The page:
An Essentialist Approach

Kalpak Shah


Studio Course’s latest design for an office space applies the philosophy of building lasting spaces that are functional and minimal yet beautiful. The architecture firm has created an understated design that relies on its materials and layout rather than on disrupting embellishments.

Kalpak Shah, the principal architect of Studio Course, says, “The client approached us by looking at our work in a magazine. They liked the contemporary design and use of wood in our other project.” The brief was uncomplicated – a sophisticated design with plenty of storage space for books and folders. The rest was open to experimentation.

“Our studio philosophy is to avoid false ceilings and use a natural palette. So, rather than concealing the RCC columns, we decided to flaunt them,” explains Shah. He implemented this by painting the columns grey, which rendered a calm balance to the rest of the interiors which were dominated by wooden textures. 

Shah refers to this approach of adding only as much as necessary as “Indian minimalism”. He explains, “We retained most of the existing structure, and just painted or textured them differently. We also kept the space functional, ensuring that the warmth of Indian architecture in buildings continues to exist even as we remodel.” The design team also increased the size of the windows and exploited natural lighting and cross ventilation to create an airy set-up at a lower budget. 

“While the open work spaces are fan-shaped, the conference rooms and cabins have been outlined using glass partitions bordered with black aluminium. These partitions not only help block the noise outside, but also add to the visual connect between areas,” says Shah.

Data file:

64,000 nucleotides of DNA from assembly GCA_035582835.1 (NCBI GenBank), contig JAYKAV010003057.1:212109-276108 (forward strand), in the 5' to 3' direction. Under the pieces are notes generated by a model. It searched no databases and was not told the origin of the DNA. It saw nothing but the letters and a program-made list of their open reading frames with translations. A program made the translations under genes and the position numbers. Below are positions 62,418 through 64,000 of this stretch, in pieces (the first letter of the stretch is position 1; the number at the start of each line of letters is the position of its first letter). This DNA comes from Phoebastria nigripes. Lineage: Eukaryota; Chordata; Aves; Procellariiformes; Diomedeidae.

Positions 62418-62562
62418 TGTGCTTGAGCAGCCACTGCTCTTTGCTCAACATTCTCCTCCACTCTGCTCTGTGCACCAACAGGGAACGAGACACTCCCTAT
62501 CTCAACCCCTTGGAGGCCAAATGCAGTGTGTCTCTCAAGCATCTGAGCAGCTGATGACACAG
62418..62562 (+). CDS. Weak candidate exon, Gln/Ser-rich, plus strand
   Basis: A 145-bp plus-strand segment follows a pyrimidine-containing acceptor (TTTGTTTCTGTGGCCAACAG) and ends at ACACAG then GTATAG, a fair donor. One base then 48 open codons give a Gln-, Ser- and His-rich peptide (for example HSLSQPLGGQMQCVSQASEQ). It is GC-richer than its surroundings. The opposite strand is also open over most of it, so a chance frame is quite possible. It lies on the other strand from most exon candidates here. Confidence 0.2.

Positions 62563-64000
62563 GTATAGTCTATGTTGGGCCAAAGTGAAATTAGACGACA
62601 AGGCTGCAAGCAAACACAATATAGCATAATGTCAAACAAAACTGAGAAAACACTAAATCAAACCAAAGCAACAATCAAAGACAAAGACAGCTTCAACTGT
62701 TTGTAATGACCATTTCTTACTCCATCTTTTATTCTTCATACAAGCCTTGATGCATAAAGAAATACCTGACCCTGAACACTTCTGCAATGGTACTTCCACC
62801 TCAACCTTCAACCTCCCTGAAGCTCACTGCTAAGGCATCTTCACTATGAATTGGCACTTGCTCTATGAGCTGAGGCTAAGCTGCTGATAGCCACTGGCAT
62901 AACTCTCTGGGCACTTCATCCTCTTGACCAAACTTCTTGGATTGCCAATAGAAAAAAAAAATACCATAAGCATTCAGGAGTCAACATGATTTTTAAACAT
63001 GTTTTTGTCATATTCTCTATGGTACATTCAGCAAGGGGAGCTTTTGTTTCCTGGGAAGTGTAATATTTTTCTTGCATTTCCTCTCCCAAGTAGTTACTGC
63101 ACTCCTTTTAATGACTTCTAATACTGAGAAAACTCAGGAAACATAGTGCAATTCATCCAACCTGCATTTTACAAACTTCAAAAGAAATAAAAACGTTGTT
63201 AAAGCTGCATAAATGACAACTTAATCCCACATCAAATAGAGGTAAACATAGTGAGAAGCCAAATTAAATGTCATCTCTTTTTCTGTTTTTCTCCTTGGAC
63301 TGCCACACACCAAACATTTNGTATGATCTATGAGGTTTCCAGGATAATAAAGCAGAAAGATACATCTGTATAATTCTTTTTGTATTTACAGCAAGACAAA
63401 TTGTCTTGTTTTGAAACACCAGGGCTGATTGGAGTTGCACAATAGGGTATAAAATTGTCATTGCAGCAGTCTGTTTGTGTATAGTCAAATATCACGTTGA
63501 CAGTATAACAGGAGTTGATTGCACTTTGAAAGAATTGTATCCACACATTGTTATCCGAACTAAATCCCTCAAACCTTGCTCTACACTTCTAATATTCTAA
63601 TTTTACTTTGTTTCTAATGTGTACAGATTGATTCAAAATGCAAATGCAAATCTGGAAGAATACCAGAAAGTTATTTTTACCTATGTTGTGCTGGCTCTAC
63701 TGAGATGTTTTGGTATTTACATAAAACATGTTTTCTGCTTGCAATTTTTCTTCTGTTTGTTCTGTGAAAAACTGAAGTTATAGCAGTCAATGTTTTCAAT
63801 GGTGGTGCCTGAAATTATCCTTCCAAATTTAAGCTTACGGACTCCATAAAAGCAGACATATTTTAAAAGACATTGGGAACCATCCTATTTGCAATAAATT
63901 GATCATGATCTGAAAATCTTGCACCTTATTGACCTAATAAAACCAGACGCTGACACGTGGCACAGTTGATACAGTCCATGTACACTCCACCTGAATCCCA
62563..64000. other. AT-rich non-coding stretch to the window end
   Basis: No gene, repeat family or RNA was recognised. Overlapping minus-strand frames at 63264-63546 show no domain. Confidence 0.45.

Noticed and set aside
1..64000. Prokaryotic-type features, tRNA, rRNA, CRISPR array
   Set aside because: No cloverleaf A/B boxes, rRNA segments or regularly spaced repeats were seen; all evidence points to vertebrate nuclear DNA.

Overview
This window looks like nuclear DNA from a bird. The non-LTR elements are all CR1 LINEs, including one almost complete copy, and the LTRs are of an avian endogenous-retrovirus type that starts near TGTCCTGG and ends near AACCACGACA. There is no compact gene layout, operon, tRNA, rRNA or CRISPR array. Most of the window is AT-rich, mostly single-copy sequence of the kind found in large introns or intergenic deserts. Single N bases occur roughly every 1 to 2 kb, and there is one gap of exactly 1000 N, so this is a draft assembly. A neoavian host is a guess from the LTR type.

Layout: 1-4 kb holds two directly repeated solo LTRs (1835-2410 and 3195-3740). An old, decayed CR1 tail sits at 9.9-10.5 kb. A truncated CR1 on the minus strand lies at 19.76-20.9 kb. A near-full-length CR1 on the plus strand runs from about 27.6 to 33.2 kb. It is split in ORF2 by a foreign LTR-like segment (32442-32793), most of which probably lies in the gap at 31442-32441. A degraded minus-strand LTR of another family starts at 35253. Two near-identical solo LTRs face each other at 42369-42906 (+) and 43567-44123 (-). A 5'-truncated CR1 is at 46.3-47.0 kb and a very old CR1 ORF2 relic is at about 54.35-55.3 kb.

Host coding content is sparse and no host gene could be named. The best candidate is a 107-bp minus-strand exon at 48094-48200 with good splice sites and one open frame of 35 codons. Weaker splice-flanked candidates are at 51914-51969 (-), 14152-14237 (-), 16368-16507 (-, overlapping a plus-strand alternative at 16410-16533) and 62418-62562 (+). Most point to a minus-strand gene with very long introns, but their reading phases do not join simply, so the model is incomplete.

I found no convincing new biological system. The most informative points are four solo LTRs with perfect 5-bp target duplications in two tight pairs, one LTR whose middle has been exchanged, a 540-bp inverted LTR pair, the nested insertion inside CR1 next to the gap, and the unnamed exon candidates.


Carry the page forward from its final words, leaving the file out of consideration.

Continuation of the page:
Creating better visual transparency was a key objective for the design team. To achieve this, they decided to break down the many walls running between the rooms. The idea was to allow employees to see each other from their work spaces, establishing a natural sense of camaraderie. 
An interesting requirement from the client was to have a mix of closed and open storage spaces – closed for the files and folders often arranged haphazardly and open shelves for the voluminous law books. “This was a challenge because we wanted to come up with something that addresses the requirement, yet is not too heavy on the eyes,” admits Shah. Eventually, the shelves’ sleek form turned out as one of the key attractive points of the cabin.

A law firm is meant to be a symbol of erudition. With its non-extravagant approach, Studio Course achieved this, by conceiving an office space that exudes confidence and trust, a space that becomes a platform for forging business relationships with a straightforward, no nonsense approach.